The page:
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UCLA and Getty Museum Hold Summer Institute in Turkey
Ruins of Ephesus, looking down main thoroughfare toward the library.

UCLA and Getty Museum Hold Summer Institute in Turkey

Scholars from nine countries spend four weeks visiting ancient sites, studying preservation of the Middle East's historic past.

The UCLA International Institute with support from UCLA's Office of Summer Sessions and funding from the Getty Museum sponsored a four-week summer institute in Istanbul, Turkey, this July under the title "Constructing the Past in the Middle East." Twenty-three scholars took part in the program, which included lectures by specialists in Middle Eastern art and archaeology, a daunting reading list, and field trips to some of the most famous cities of the ancient world.

The Summer Institute was based at Istanbul's Bilgi University. It was led by Middle Eastern art historians Irene Bierman (UCLA) and Robert Nelson (University of Chicago). Irene Bierman is a former director of UCLA's Center for Near Eastern Studies and is author of Writing Signs, The Fatimid Public Text (University of California Press, 1998) and a forthcoming book, Art and Islam, to be published by Oxford University Press. Robert Nelson is the author of Theodore Hagiopetrites, A Late Byzantine Scribe and Illuminator (Vienna: Oesterreichische Akademie der Wissenschaften, 1991) and of the forthcoming Remembering Holy Wisdom: Hagia Sophia, Medieval Church and Modern Monument. He has had a long association with the Getty Museum where he has spent long periods as a Getty Fellow beginning in 1986.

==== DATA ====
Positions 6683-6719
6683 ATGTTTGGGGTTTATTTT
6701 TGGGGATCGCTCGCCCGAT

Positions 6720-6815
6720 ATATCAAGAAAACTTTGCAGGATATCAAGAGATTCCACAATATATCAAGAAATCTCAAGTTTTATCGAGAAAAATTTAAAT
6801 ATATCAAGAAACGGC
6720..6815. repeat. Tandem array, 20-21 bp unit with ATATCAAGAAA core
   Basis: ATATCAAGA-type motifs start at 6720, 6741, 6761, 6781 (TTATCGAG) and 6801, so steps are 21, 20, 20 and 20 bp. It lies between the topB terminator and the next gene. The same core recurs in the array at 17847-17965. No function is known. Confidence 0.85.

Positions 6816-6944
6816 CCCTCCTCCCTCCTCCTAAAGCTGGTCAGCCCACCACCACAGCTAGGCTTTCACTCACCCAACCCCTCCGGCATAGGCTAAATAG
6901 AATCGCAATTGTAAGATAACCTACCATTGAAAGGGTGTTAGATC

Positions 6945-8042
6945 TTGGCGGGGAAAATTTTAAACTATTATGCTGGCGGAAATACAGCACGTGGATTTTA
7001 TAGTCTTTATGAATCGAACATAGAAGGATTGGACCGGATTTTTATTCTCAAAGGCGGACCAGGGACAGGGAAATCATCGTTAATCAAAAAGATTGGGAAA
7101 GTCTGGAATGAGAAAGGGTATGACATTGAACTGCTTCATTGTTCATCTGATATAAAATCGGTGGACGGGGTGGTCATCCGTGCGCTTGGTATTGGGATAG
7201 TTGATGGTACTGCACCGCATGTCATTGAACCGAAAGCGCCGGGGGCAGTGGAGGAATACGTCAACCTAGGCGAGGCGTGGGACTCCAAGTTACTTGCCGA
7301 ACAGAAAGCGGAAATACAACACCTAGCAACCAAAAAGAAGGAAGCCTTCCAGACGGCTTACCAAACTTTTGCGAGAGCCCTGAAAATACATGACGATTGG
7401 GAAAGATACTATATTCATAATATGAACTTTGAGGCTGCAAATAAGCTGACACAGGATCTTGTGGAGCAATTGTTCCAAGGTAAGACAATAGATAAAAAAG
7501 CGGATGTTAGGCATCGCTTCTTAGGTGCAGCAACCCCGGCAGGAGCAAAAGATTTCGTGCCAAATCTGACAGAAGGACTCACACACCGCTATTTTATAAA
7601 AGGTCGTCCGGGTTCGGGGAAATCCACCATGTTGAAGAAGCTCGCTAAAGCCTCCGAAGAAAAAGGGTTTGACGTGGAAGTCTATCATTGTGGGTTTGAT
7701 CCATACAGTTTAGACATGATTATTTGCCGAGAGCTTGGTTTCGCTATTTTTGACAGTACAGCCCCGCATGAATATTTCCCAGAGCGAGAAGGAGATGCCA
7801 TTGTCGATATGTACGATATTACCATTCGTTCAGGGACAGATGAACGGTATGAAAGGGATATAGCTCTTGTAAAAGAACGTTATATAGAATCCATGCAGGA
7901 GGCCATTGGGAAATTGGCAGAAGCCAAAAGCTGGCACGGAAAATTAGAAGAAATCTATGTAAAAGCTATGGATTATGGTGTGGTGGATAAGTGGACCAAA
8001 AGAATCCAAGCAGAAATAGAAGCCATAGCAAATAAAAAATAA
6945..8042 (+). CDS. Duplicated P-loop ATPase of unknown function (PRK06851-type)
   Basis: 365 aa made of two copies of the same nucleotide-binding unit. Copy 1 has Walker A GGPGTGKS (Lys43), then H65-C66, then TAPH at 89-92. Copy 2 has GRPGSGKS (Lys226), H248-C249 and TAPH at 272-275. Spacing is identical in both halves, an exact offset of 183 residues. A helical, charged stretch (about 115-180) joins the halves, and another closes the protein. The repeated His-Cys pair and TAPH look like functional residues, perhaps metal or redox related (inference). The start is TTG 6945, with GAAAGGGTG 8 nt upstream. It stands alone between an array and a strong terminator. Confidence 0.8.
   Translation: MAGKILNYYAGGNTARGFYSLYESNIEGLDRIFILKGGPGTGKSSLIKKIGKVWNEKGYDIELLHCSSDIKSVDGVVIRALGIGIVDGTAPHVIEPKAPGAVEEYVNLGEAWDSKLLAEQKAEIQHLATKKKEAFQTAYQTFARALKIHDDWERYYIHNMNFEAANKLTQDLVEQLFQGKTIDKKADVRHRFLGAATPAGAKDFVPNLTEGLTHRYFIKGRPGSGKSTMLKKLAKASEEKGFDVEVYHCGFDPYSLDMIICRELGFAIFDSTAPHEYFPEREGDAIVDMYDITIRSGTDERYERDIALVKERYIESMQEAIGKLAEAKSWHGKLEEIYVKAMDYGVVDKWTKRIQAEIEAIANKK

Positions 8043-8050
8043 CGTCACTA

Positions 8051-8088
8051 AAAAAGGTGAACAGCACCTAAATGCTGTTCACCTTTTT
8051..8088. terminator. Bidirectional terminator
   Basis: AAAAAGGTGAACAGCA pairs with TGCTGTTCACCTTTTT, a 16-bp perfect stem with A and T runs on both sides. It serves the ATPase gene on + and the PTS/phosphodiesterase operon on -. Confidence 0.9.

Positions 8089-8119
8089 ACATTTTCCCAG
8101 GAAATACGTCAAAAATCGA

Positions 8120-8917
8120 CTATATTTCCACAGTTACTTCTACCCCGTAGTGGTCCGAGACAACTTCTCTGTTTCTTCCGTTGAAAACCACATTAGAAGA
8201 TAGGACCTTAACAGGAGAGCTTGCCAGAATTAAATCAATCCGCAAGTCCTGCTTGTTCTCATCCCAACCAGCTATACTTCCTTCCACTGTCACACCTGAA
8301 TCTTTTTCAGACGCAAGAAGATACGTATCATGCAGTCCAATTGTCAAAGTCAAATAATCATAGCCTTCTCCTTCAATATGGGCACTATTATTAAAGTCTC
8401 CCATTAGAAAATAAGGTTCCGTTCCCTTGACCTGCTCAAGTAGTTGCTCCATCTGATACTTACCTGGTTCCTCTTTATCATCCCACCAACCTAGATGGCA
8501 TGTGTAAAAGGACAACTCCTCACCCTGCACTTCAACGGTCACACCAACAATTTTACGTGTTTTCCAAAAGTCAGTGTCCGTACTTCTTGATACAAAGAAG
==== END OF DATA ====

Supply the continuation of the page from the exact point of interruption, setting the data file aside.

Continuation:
A number of prominent specialists came to Istanbul to deliver lectures, while the participants worked their way through an ambitious reading list that ranged from the history of Middle Eastern peoples to the protocols of museum preservation techniques. On their second day in Istanbul the whole group visited the famous Hagia Sophia, the Great Church built by Justinian in the sixth century. They split into groups that then examined the Museum of Hagia Sophia and grounds, the Mosque of Sultan Ahmet, the Hippodrome and Cistern, and the streets around the Hagia Sophia. The next day they created Power Point presentations with their digital photos as a focus for their discussions.

In a report to the Getty after their return to the United States, Irene Bierman and Robert Nelson commented, "The second week continued with brief introductions to historical preservation, especially in Istanbul, and archaeology, particularly in relation to nation states. By mid week, we were confronting the most troubling and emotionally vexed issue, the construction of the past in Israel. The next day the group heard from its two Palestinian members about their work to record and restore the pasts of the West Bank. We made it through some emotional moments with the group spirit intact."

Visits to Centers of the Ancient World

During the third week, the group traveled to seven Turkish cities and towns along the Agean coast, all once famed throughout the Mediterranean and which remain high points of archaeological exploration and preservation efforts. The itinerary included:

Iznik, discovered by Antigonus, Alexander the Great's general, in 316 BC. The city was once famous for its ceramic art tiles.

Bursa, the first capital of the Ottoman empire, where the tomb of the founder of the Ottoman empire, Osman Bey, is located.